Naturopaths usually combine natural remedies and therapies with Western medicine. Some of their patients are best served by a mixture of medication, counseling, and lifestyle changes. Trained and ethical practitioners always refer a patient to their doctor if a serious condition is suspected. Surgery or chemotherapy might be the best answer.

Types of Alternative Medicine

I mentioned Naturopaths: they blend various approaches to treatment in a holistic approach which patients find reassuring. It’s not completely different from what patients already know about health care yet embraces ancient ideas and ideals. What are some other alternative therapies?


Homeopathic practitioners propose that the body can heal itself. Cells need a small dose of something that causes similar symptoms to what they already experience. When the immune system encounters these irritants, it is prompted to respond and destroy everything that’s hurting the body including initial trouble makers. Homeopathic tablets and drops are sold in health food stores and groceries with their own natural health departments. Consumers appreciate the affordability and simplicity of this approach.

Massage Therapist

Visit a massage therapist if you are in serious muscular pain. Taking painkillers is probably a good idea as a complement to this sort of therapy and therapists dig deep; patients rarely fall asleep under their care. The next day you are likely to feel sore. Many consumers alternate chiropractic with massage therapy or even book back-to-back sessions if they can afford it.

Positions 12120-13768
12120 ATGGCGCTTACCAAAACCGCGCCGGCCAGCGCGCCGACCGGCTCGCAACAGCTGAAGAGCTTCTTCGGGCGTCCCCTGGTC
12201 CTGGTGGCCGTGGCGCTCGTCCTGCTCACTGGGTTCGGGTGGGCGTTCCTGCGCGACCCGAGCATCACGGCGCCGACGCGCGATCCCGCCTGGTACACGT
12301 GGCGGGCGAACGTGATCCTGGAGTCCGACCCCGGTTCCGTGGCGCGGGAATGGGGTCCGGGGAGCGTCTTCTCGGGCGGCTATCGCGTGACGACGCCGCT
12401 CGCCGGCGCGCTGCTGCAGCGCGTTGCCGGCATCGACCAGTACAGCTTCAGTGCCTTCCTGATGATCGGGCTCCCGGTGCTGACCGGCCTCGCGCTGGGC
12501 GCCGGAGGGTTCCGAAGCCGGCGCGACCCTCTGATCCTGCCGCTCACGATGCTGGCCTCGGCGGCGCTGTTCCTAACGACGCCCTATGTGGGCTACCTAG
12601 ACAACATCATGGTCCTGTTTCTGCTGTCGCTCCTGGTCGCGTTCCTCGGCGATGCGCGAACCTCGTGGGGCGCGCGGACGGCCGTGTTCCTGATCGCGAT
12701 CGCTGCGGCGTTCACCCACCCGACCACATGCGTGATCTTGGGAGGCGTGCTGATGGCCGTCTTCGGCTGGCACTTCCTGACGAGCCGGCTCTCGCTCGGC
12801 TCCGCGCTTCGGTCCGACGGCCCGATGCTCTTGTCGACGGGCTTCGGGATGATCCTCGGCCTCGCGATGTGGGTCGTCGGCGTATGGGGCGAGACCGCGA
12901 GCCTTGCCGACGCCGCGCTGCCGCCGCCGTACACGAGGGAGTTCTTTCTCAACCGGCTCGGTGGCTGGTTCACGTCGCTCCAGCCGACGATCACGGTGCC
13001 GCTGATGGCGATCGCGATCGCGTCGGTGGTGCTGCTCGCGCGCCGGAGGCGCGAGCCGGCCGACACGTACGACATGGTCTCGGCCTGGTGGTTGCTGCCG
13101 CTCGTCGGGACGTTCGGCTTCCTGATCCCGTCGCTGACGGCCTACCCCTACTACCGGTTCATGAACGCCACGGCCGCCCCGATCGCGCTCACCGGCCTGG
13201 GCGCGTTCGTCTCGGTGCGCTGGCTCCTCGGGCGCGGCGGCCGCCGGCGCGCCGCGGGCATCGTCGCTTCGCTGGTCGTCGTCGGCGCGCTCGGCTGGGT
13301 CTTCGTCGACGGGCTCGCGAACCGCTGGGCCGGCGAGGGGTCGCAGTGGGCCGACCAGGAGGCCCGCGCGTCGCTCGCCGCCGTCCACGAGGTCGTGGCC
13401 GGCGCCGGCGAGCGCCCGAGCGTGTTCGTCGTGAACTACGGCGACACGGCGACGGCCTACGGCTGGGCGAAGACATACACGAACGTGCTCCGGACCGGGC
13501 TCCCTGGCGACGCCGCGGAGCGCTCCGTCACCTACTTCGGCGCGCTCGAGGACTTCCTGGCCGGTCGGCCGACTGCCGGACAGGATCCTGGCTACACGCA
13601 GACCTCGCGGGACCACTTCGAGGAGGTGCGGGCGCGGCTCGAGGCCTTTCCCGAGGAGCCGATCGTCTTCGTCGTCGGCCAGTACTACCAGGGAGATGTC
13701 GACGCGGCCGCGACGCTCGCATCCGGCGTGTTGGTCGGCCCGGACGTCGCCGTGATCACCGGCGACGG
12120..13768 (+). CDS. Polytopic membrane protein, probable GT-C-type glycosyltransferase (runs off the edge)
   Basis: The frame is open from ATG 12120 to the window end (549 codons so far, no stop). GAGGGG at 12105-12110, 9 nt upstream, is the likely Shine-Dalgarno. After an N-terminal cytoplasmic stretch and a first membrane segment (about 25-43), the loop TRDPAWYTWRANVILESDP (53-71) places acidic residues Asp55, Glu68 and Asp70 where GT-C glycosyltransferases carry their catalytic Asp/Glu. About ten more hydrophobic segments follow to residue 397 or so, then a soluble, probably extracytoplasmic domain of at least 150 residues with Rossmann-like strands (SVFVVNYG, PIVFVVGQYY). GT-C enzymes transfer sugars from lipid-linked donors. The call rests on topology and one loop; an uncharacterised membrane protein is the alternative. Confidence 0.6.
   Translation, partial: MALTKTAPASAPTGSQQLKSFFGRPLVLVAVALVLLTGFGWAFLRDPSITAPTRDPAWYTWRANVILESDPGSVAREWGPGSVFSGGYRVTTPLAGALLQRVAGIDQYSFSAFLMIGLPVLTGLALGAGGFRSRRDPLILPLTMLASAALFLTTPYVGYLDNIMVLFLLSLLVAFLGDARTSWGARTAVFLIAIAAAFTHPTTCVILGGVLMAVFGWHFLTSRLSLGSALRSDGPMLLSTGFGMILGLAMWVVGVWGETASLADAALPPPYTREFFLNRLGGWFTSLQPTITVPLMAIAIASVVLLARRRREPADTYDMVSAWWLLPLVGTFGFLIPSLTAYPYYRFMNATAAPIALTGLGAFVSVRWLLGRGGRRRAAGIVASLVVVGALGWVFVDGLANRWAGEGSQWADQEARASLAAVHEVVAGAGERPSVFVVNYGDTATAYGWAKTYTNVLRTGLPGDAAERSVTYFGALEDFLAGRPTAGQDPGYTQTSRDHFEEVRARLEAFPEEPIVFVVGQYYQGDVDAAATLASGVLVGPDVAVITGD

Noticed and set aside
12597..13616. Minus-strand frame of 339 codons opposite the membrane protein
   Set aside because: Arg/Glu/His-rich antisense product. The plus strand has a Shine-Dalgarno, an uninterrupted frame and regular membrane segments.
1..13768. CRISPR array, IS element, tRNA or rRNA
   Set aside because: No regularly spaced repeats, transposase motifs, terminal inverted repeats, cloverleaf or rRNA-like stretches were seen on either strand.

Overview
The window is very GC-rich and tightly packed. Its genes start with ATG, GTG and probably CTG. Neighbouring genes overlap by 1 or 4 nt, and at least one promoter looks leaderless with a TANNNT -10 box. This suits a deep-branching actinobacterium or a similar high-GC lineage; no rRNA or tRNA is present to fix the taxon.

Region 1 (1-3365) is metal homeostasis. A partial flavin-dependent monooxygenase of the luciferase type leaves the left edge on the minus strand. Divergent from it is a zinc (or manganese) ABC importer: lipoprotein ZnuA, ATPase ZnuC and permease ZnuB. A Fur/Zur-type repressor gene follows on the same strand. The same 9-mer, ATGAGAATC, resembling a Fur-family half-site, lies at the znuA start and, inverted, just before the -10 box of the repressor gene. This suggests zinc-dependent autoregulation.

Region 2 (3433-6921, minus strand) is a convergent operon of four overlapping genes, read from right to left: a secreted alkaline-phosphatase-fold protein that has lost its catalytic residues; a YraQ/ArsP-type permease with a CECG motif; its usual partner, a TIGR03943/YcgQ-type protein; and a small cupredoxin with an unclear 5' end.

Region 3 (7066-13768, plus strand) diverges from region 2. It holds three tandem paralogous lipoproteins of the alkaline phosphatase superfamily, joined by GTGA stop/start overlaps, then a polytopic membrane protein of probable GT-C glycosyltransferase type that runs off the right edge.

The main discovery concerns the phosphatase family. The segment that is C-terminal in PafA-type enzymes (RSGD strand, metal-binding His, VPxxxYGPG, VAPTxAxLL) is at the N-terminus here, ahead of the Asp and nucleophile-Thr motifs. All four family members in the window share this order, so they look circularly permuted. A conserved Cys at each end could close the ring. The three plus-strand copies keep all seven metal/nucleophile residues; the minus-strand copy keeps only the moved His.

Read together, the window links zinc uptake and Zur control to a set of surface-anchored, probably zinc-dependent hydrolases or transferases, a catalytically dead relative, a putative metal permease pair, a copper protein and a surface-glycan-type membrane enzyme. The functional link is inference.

These two therapies go neatly together. A chiropractic doctor tries to restore skeletal balance by adjusting vertebra and other bones which have been compressed and dislocated by injury, illness, or poor posture. Many conditions are related to pinched nerves caused by compression in the spine. Chiropractors discuss diet and exercise with their patients and might recommend supplements for better bone health.

Chinese Herbalist

The ancient art of Chinese herbalism isn’t for everyone. Customers undergo a thorough assessment before being prescribed assorted herbs and plants to chew or drink. Consumers often describe the treatment as disgusting but effective.

Ayurvedic Medicine

Considered the oldest form of medicine, this Indian approach to whole-body treatment seeks to realign a body’s natural balance with the use of oils, emetics, and dietary changes. Intensity levels vary but some treatments are gentle and others leave a person feeling tired and empty before wellness is restored.


Skinny needles are inserted along pressure points across the body: along the spine, legs, arms, head, or neck. An acupuncturist chooses the area which corresponds with symptoms. Even though you might feel pain or discomfort in one part of the body, needles might be inserted somewhere seemingly unrelated due to nerve connections.

Choose Carefully

A few of these approaches are unregulated in a given state so ask for recommendations. Check credentials before submitting to care.